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Two surgical teams from different hospitals have a similar composition-nurses, perfusionists, an anesthesiologist, and a surgeon (team leader). Two nurses who are members of different teams provided the following accounts of their teamwork:
Nurse A: "We all have to share the knowledge. For example, in the last case, we needed to reinsert a guidewire and I grabbed the wrong wire and did not recognize it at first. And my circulating nurse said, 'Sue, you grabbed the wrong wire.' This shows how much different roles don't matter. We all have to know about everything. You have to work as a team."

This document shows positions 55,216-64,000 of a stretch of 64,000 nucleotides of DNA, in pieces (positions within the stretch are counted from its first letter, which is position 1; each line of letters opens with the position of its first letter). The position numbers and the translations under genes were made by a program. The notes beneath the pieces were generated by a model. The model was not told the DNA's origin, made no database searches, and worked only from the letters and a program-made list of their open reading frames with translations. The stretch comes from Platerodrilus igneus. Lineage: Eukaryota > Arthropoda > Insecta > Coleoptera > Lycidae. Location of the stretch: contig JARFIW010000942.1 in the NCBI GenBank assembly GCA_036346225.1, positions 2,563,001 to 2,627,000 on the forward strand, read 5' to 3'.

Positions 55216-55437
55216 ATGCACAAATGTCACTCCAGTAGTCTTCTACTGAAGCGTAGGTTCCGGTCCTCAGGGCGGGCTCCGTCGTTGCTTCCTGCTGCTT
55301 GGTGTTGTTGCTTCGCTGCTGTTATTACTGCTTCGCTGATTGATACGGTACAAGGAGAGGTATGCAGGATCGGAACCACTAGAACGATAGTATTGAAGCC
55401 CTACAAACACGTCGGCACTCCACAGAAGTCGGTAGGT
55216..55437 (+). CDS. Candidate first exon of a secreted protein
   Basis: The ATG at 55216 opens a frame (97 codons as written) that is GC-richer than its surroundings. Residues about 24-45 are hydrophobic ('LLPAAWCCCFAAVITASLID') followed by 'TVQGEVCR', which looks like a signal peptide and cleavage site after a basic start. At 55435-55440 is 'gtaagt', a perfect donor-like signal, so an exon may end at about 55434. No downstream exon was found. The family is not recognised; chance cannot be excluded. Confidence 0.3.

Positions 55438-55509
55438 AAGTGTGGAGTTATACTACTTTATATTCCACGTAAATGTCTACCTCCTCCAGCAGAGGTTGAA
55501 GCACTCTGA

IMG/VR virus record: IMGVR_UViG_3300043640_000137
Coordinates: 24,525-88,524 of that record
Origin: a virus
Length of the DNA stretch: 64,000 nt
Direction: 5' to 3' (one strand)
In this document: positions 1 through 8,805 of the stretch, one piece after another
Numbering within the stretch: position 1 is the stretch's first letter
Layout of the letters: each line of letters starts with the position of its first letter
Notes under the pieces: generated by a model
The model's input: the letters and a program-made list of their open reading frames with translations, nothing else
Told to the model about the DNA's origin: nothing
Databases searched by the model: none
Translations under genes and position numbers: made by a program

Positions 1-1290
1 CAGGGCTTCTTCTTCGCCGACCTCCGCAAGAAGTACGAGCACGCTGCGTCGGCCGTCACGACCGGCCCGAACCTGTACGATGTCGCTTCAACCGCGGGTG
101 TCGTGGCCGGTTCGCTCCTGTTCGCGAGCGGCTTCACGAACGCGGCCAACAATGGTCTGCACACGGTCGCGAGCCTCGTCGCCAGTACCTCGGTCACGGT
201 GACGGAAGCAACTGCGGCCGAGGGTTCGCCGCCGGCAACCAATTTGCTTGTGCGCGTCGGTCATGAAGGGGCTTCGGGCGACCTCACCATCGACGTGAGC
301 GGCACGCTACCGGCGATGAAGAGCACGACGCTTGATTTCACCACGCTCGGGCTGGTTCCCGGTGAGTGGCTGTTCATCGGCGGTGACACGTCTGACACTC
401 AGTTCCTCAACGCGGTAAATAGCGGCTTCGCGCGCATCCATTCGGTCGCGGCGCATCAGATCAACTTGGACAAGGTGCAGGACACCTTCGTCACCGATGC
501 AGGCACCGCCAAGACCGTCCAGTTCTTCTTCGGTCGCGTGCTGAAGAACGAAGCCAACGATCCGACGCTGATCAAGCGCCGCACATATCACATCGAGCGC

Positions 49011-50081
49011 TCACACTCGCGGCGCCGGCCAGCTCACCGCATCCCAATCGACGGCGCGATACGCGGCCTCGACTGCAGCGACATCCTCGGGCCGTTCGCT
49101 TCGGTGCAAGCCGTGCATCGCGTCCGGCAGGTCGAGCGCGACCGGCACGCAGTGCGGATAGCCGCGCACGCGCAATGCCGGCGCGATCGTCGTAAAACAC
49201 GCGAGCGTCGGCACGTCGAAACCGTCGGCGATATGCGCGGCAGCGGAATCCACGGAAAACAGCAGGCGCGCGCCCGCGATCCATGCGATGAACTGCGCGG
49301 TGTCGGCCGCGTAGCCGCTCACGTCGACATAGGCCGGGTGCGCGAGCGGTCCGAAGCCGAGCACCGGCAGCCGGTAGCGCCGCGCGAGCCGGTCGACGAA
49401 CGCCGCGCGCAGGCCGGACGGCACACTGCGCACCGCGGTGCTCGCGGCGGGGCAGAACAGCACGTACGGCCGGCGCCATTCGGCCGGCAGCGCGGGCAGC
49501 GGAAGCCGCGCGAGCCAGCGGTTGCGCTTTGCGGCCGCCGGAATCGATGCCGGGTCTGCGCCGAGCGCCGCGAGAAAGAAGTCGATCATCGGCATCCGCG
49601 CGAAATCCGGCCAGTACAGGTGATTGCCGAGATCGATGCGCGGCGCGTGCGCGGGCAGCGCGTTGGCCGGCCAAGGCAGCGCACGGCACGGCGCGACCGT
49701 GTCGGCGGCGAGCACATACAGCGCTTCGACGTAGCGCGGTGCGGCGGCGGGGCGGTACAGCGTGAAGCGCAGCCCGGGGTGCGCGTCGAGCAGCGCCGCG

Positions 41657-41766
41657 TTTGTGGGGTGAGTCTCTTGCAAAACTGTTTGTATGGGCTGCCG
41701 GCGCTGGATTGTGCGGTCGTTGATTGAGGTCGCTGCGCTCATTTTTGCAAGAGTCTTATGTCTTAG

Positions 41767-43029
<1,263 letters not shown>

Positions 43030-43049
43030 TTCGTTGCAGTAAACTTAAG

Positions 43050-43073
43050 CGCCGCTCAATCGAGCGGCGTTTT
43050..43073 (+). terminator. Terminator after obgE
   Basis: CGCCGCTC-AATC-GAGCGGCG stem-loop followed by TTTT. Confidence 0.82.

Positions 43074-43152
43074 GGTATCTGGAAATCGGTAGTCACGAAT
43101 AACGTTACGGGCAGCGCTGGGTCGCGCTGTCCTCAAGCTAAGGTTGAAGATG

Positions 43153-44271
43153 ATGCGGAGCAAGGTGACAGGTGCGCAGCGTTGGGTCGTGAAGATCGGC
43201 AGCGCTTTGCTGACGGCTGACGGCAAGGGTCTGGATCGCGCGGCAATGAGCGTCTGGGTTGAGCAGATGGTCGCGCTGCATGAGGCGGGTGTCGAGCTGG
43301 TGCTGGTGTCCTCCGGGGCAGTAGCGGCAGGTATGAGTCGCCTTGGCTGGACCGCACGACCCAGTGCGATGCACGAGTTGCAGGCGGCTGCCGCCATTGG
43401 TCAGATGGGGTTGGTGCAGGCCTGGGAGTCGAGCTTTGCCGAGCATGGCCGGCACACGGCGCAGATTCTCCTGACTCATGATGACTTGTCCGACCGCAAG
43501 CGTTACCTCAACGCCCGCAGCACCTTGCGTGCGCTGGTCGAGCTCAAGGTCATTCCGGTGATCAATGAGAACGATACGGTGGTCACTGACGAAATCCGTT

Nurse B: "There is a painful process of finding out what didn't work and saying 'We won't do that again.' We are reactive. The nurses have to run for stuff unexpectedly.... If you observe something that might be a problem you are obligated to speak up, but you choose your time. I will work around [the surgeon]. I will go to his PA [physician's assistant] if there is a problem.... If I see a [surgical] case on the list [for tomorrow] I think, 'Oh! Do we really have to do it! Just get me a fresh blade so I can slash my wrists right now."
Question: Apply your knowledge of teams and team processes to explain possible causes for team members' experiences. What interventions can you recommend to address concerns expressed by Nurse B?